Children’s Eternal Rain Forest

The Children’s Eternal Rainforest, or “Bosque Eterno de los Niños” in Spanish is the largest private reserve in Costa Rica. Spanning over 22,500 hectares (over 55,000 acres), the forest is owned and managed by the Monteverde Conservation League. It was named after the children from all over the world who have taken part in what is known as the Children’s Rainforest Movement.

The Monteverde Conservation League (MCL) is an independent, non-profit organization that is dedicated to the preservation and rehabilitation of tropical ecosystems. It was created in 1986 by a group of local and international scientists who wanted to protect the forest surrounding the Monteverde Cloud Forest Reserve.

In 1987, the Children’s Rainforest Movement gave money to the league in order to buy and protect the rainforest. Since then, the MCL has worked with other international organizations in order to form the Children’s Eternal Rainforest. The organization’s main focus now is to strengthen its education programs and foster more research in the rainforest, and when funds are available, acquire strategically-placed pieces of land.

The Children’s Eternal Rainforest is one of the most biologically-diverse places in the world. It encompasses 7 different habitats that are home to 2% of the world’s orchids, 3% of the world’s butterflies, and almost 5% of the world’s bird species. It gives visitors the opportunity to explore and learn about these many habitats that can be found at different elevations (ranging approximately from 1,500 ft up to 5,900 ft) of the reserve. There is also virgin and secondary rainforests within the reserve, as well as reforested areas.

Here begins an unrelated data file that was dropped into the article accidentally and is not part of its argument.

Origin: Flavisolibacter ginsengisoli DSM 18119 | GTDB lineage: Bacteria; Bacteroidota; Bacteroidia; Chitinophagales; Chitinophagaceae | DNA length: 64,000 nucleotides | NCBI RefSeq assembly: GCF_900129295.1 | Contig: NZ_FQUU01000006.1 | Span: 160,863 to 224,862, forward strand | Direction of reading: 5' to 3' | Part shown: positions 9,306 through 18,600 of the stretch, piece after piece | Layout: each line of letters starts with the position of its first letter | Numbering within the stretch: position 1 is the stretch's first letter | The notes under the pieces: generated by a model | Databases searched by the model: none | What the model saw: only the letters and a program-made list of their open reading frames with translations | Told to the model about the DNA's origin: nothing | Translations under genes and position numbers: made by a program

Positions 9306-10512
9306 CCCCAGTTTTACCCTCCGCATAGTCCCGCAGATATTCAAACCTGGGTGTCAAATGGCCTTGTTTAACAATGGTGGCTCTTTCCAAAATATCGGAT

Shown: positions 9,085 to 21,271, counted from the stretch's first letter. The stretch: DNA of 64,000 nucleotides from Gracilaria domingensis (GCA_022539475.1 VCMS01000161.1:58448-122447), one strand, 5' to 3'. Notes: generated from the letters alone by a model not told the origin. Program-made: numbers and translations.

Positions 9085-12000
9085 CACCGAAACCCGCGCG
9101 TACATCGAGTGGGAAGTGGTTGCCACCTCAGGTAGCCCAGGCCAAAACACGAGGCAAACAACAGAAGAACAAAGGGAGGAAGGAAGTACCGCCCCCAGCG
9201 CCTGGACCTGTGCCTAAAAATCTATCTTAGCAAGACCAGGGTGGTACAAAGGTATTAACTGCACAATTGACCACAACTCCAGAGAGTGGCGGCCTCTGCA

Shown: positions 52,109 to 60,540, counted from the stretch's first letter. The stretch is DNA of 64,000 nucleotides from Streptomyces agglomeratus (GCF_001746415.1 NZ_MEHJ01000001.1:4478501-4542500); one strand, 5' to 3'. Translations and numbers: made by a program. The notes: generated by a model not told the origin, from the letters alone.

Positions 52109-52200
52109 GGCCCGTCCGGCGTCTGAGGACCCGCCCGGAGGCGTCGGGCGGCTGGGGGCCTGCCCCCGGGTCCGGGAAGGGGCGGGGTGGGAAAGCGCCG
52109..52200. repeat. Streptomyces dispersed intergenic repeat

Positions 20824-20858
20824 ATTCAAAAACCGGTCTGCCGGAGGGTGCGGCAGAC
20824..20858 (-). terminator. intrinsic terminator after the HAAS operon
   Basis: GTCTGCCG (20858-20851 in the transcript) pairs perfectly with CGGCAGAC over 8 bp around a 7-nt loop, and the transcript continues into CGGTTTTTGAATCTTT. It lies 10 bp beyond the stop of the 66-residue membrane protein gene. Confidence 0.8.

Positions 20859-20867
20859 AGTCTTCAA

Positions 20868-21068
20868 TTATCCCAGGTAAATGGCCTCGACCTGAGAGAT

In addition to being an important protected area in Costa Rica, the Children’s Eternal Rainforest is also a watershed, feeding numerous downstream communities, farms, and hydroelectric projects. It plays a major role in tourism as well, as it is the backbone Arenal, La Fortuna, and Monteverde, which attract thousands of visitors every year, providing monetary support for thousands of local families.

Over 120 species of mammals, 100 species of reptiles, 400 species of birds and 600 species of butterflies have been recorded by biologists within the reserve. There are two biological stations operating within the forest: San Gerardo, and Poco Sol. Visitors have the option of paying an entrance fee for a self-guided, a guided or a night walk. The two stations also offer the option of staying overnight in the rainforest. Three meals per day and trail use are included in the nightly rate. Prior reservations are needed to enter the two stations.

San Gerardo & PocoSol Stations

The San Gerardo Station is located 4,000 ft. above sea level in the pre-montane rainforest on the Caribbean side of Costa Rica’s Tilarán mountain range. It is a mixture of primary and secondary forest. The station is about 4 miles from the town of Santa Elena. Temperatures range from 60° to 80°F (16° to 27°C), and most days offer a mix of sun, clouds, and rain, with constant humidity. The simple, rustic lodge is located on a hillside, offering panoramic views of the Arenal Volcano, Arenal Lake and the surrounding forest.